For this reason, multiculturalism and so-called social justice, combined with legislation demanding equal opportunity, has compromised many of the essential features of the free market. In a true free market where values are as important as prices, people are left free to associate and transact with any person of their choosing. Where they are forced to serve people and accommodate ideas of which they disapprove, or which are incompatible with their values, they are forced to serve people and advance ideas that are threatening to or incompatible with their tribe, community, society, etc. This is just one of the many ways that societies are reshaped, and certain people and cultures are targeted by the political machine, albeit discreetly. Indeed, this is just one of the many ways that cultures and customs are targeted for extermination: a subtle form of cultural genocide, becoming less subtle and more brazen over time.

A prime example of this is in housing, where landlords have declined applicants on the basis of credit and rental history, lifestyle preferences, and cultural incompatibility. Whether a member of the LGBTQIA+ cohort in a primarily-Christian community or even a white person in a primarily-black neighborhood — a noted experience in Greensboro, North Carolina — smart businessmen make decisions based on more than just price alone. However, in modern America, only certain people are afforded protections against this sort of discrimination: they are called the protected class

Contrary to its politicization, it's worth noting that discrimination is not inherently a bad word; while it can be exercised nefariously, people discriminate in virtually every decision they make, as it is not only a matter of preferences, but essential to survival. 

Now, the privileges enjoyed by the protected class may not appear to conflict with the price system, and yet they do. Now, this system whereby one particular class is protected at the exclusion of the others is just one means to the destruction of those other classes — and that destruction will come through the vestiges of a free market in a form of jujitsu that leverages the strength of the market against the protected class’s political enemies, in this case the heirs of the very people who built it and sacrificed to defend it.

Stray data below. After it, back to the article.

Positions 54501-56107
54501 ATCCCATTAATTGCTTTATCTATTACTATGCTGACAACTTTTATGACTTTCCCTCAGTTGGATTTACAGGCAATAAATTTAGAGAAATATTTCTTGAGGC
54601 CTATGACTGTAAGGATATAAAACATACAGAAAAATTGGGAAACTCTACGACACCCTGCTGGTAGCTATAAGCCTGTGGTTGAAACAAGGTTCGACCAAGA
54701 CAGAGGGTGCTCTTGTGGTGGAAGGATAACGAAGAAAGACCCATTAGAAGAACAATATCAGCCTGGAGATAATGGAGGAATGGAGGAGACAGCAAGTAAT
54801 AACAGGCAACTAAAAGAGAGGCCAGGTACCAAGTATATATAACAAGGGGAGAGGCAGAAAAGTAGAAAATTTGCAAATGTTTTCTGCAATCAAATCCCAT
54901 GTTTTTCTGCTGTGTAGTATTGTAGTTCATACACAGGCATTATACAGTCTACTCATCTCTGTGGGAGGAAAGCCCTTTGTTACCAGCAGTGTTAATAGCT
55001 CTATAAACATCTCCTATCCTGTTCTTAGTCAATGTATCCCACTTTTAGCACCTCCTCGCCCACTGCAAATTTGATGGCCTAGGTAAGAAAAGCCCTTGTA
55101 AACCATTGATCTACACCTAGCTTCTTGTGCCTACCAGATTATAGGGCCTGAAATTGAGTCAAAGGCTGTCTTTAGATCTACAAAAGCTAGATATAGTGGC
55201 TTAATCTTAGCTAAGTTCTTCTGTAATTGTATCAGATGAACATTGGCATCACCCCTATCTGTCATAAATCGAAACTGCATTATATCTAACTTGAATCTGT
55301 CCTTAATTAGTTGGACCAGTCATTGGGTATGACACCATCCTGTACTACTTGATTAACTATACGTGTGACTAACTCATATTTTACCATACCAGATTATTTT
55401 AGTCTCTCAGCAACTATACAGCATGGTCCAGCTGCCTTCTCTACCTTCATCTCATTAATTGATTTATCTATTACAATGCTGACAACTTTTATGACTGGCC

So, just as businessmen and consumers respond to prices, it is just as important that they promote virtue all the while. As George Washington once wrote, “Human rights can only be assured among a virtuous people. The general government… can never be in danger of degenerating into a monarchy, an oligarchy, an aristocracy, or any despotic or oppressive form so long as there is any virtue in the body of the people.” Now, in addition to human rights, I would add the free market, the first being indispensable to the second. A free market can yield positive results, on aggregate and over time, only among a virtuous people. 

Now, this doesn’t mean that a free and virtuous people will not fail. Indeed, just as free people are free to commit mistakes or err in judgment, so too can any businessman, property owner, employee, or consumer. From a utilitarian perspective, the most important aspect of the free market is that it not only vets participants (or voters) on the basis of their value-add, but it automatically signals to business owners whether they are efficiently using and allocating resources. Industries and businesses will flourish and fail on this basis, yet, as odd as it may sound, that is an advantage of the free market. After all, if a business or industry is not efficiently using resources, or if, all else equal, a competitor has discovered or invented a better mousetrap, we are all better off in reallocating those resources where they are best utilized. 

This is a feature of the free market, not just because it is right and just, but because it frees up resources to be used where they can offer the most value. This means that, as opposed to governments and managed economies determining who gets what, free markets empower the people to make that determination on their own merits. It is in this way that free markets are the purest form of opportunity: they are dynamic and adaptable, meaning that power is limited, decentralized and impermanent, and they are therefore always subject to new buyers and sellers.